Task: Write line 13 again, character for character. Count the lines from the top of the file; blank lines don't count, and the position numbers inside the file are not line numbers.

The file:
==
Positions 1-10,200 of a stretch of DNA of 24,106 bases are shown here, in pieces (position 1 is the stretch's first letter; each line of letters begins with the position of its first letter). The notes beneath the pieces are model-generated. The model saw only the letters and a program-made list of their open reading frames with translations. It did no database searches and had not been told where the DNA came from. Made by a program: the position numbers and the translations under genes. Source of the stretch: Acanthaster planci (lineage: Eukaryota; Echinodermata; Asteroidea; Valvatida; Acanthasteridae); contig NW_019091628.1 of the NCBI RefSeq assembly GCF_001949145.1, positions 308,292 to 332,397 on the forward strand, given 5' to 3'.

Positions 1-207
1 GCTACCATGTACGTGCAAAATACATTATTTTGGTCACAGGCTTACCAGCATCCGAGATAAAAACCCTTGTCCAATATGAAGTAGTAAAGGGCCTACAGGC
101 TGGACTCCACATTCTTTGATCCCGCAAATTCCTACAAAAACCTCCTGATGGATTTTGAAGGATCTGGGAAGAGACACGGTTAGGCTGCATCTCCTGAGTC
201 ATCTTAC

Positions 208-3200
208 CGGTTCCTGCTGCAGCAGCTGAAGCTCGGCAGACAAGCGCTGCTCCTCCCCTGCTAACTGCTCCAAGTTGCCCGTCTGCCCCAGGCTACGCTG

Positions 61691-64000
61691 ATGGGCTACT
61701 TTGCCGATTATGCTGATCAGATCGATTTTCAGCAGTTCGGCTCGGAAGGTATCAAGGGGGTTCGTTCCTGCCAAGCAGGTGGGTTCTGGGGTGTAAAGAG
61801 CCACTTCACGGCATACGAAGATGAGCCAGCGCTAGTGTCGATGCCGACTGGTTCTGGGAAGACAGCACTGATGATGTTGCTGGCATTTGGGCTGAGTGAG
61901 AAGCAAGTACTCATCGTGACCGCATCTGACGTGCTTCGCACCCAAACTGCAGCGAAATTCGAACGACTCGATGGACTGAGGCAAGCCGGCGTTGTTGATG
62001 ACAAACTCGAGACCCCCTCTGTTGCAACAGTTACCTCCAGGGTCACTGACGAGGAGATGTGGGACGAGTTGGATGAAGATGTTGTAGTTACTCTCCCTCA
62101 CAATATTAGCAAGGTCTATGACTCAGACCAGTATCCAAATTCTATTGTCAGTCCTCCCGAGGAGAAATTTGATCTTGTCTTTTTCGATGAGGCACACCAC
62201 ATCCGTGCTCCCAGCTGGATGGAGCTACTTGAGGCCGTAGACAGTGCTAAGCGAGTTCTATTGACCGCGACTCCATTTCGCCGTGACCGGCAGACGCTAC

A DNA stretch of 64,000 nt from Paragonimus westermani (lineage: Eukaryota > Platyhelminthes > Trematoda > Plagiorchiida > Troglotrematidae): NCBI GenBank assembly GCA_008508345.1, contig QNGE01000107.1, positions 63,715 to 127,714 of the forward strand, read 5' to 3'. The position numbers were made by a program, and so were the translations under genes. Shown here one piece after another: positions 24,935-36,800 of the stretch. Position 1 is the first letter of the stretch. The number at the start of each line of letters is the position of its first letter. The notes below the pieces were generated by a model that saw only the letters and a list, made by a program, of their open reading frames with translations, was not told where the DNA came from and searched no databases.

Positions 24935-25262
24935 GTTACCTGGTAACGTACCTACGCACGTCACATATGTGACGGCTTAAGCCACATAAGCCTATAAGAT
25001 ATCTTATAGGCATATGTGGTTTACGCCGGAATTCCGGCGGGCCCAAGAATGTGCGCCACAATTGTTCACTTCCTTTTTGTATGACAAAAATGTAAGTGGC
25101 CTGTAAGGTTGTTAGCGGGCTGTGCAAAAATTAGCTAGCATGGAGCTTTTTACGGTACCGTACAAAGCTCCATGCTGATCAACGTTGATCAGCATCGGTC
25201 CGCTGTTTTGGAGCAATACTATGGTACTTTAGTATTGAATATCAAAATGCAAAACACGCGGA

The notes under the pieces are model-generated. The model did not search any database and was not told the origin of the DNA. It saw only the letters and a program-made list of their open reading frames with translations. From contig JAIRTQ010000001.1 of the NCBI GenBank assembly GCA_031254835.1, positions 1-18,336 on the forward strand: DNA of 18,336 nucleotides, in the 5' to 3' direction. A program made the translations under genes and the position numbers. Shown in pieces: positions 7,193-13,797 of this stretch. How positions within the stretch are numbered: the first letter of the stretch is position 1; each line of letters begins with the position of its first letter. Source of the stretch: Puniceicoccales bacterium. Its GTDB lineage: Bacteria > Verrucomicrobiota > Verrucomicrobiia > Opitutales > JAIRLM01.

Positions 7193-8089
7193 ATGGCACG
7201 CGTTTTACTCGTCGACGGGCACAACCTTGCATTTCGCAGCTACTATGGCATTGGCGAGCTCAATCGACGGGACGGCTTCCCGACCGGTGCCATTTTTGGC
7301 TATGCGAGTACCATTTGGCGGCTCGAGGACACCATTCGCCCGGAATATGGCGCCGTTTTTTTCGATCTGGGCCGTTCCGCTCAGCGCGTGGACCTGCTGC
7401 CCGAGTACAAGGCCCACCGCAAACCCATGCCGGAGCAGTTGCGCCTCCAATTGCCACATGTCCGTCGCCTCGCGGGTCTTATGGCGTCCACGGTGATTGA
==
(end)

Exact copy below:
62001 ACAAACTCGAGACCCCCTCTGTTGCAACAGTTACCTCCAGGGTCACTGACGAGGAGATGTGGGACGAGTTGGATGAAGATGTTGTAGTTACTCTCCCTCA